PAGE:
1. Write your music in Sibelius using the VDL2 Template. Don't use Finale because it's ugly, cumbersome and bloated :)
2. Export a MIDI file
3. Drag-n-drop the MIDI file into Garage Band
4. Double-click each layer to assign VDL2 sounds to each track:
a. Expand ";details"; b. Under ";Generator"; select Virtual Drumline 2 c. Click the edit button (looks like a little pen) and it opens the VDL2 Player Interface d. Pick the instrument you want for this track only. Do not load multiple instruments into the VDL2 player. e. Save this instrument and pick a name for it and you can use it again later!
5. Open the Track Editor (the scissors looking icon) and fine-tune your MIDI data. Adjust velocities to improve your dynamics. It's a fairly simple interface and easier to understand than most other audio software. Tweaking the velocities is a tedious process but necessary for a realistic recording.
6. When you are done, choose File > Export to iTunes. Garage Band will then create a mixdown audio file and open it in iTunes under a new playlist. You can find the file by right clicking it and selecting ";show audio file"; and it should end up in your iTunes music library in a folder called ";import.";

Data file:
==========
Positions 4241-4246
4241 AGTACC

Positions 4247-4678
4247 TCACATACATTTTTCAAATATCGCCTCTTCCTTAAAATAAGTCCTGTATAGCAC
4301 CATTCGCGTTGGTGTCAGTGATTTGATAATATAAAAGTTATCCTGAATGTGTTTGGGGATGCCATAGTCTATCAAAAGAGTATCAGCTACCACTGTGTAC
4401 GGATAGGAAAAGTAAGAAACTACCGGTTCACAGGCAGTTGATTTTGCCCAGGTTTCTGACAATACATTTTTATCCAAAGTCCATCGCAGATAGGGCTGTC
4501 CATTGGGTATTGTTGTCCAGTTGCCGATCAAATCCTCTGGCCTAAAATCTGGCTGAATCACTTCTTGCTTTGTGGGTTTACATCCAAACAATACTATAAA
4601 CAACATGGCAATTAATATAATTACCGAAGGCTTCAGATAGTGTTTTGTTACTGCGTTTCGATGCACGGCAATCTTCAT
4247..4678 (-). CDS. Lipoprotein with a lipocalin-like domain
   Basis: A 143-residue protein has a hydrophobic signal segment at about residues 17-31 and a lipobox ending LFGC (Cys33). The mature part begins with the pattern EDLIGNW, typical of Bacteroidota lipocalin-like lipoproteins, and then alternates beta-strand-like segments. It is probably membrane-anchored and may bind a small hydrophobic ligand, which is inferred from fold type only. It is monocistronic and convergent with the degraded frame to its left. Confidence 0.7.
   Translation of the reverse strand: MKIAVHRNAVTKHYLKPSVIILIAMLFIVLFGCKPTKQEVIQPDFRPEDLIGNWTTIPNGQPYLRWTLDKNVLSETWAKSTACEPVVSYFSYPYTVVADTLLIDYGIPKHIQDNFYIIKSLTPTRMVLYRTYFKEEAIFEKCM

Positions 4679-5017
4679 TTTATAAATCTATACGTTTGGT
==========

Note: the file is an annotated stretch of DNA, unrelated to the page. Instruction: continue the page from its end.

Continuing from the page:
The only drawback to this method is you need a separate VDL2 player for each instrument track. The bonus is you can save the instrument settings for use in other projects. Garage Band is also a little more sluggish than other programs and you may experience more drop-outs on a slower computer. On my Mac mini I had to export the pit and battery separately and mix them back together again. The best part is Garage Band is FREE with OS X and your final project will sound A LOT better than recording straight from your notation software.